Superannuation is locked away for a reason, it is a long-term investment. That simple fact can be hardest to accept when markets are in turmoil and balances are taking a hit, but in our view, history works in favour of applying a long-term lens when everyone is heading for the exit.
Anyone could be forgiven for thinking an argument for holding your ground with superannuation during this period of turmoil is marketing spin. Similarly, the urge to flock to ‘safe’ assets like cash is understandable, as equities exposures in superannuation portfolios take a hit.
However, as we’ve now been reminded, growth assets like shares have always had periods of bad short-term performance versus bonds and cash. But in the long-term, they can provide superior returns, which is a key component of growing retirement savings.
These arguments may seem like the 101s of investing that don’t need explaining, but when times are tough, even the basics can feel challenging. It’s periods like this which put investors to the test in the short-term, and when rational thinking is needed to best preserve long-term goals.
This piece focuses on our views about the accumulation/growth phase – for those in or near retirement, goals and circumstances are different.
1. The power of compound
Superannuation is aimed (within reason) at providing maximum (risk-adjusted) funds for use in retirement. Typically, Australian super funds have a bias towards shares and other growth assets that grow in value with the economy, particularly for younger members, and some exposure to defensive assets like bonds and cash to avoid excessive short-term volatility. These approaches aim to make the most of the power of compound interest which sees returns build on returns over time.
The below chart shows the value of a $100 investment in Australian cash, bonds, shares and residential property from 1926 assuming any interest, dividends and rents is reinvested along the way. As return series for commercial property and infrastructure only go back a few decades I have used residential property as a proxy.
Sources: ABS, ASX, Bloomberg, REIA, AMP Capital
Over the period shown since 1926 cash has returned 5.4% per annum, bonds 6.9% pa, property 10.7% pa and shares 10.9% pa. Because shares and property provide higher returns over long periods, the value of an investment in them compounds to a much higher amount over the long term.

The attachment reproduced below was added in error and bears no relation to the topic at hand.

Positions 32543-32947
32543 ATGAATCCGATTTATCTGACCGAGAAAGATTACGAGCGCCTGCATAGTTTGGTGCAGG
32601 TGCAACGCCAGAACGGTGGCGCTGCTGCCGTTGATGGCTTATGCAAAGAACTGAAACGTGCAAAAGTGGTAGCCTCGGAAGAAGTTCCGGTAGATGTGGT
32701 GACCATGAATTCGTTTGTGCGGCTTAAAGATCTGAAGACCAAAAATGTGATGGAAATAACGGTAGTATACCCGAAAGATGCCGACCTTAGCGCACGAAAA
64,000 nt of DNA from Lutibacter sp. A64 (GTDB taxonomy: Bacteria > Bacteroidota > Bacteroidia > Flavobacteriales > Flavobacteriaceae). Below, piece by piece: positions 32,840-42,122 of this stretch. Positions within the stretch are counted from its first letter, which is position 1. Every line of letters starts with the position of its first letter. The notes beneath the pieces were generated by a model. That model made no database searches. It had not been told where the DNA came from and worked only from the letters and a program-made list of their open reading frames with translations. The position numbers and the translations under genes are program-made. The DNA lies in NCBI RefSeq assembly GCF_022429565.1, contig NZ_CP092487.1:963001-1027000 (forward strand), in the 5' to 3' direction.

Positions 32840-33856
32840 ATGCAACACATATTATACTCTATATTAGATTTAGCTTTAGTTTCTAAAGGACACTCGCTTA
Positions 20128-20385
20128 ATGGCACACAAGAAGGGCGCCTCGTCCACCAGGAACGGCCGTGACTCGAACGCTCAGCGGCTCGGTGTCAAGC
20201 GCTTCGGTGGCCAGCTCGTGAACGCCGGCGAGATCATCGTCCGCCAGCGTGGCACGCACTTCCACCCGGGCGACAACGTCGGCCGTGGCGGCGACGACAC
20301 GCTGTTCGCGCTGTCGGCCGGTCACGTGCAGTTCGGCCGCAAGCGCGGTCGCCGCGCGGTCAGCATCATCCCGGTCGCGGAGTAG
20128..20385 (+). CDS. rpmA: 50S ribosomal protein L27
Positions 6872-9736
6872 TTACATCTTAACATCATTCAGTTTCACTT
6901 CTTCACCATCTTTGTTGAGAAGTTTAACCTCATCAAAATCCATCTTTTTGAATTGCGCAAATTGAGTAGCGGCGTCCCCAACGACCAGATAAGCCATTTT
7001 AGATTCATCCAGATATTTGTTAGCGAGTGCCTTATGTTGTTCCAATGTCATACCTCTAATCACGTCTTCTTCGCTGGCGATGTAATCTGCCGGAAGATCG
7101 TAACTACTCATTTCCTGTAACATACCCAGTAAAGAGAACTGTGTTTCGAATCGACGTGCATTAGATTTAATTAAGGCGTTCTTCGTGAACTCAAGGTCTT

So, it makes sense to have a decent exposure to shares when saving for retirement. The higher return from shares and growth assets reflects compensation for the greater risk in investing in them – in terms of capital loss, volatility and illiquidity.
2. Turn down the noise
On a day-to-day basis, shares are down almost as much as they are up. But if you just look monthly and allow for dividends, the historical experience suggests you will only get bad news in the form of a negative return around a third of the time. If you go out to once a decade, positive returns have been seen 100% of the time for Australian shares and 82% for US shares.
So while it’s hard given the bombardment of information, misinformation and financial news these days, it’s prudent to be conscious of the rash decisions you can make based on short-term bad news. And remember: it only takes 24 hours for a bad day in markets to be yesterday’s news.
Daily and monthly data from 1995, years and decades from 1900. Sources: Bloomberg, AMP Capital
3. Wealth takes time to build
The temptation for short-term trades is immense when there’s blood on the streets. In these cases, it’s important to remember that wealth takes time to build (except in rare cases!) and short-term moves can work against that guiding principle. Also, short-term jumps work on the assumption that an investor can time the market.
With the benefit of hindsight many swings in markets like the tech boom and bust, the GFC and, maybe in the years ahead, the current episode look inevitable and hence forecastable and so it’s natural to think “why not give it a go?” by switching between say cash and shares within your super to anticipate market moves. Fair enough if you have a process and put the effort in.
However, without a tried-and-tested market timing process, trying to time the market is difficult. A good way to demonstrate this is with a comparison of returns if an investor is fully invested in shares versus missing out on the best (or worst) days. The next chart shows that if you were fully invested in Australian shares from January 1995, you would have returned 8.5% pa (with dividends reinvested but not allowing for franking credits, tax and fees).
Sources: ASX, Bloomberg, AMP Capital
If by trying to time the market you avoided the 10 worst days (yellow bars), you would have boosted your return to 11.7% pa. And if you avoided the 40 worst days, it would have been boosted to 17.1% pa! But this is not easy as many investors only get out after the bad returns have occurred, just in time to miss some of the best days. For example, if by trying to time the market you miss the 10 best days (blue bars), the return falls to 6.3% pa. If you miss the 40 best days, it drops to just 1.9% pa.
This is undoubtedly a stressful time for anyone watching the shares in their portfolio at the moment. But just as looking back on the GFC showed that some panic-selling and flocking to cash ultimately sacrificed future gains, this period of time in the market may again show that holding your nerve and keeping eyes on the long-term prize was a more sensible way through.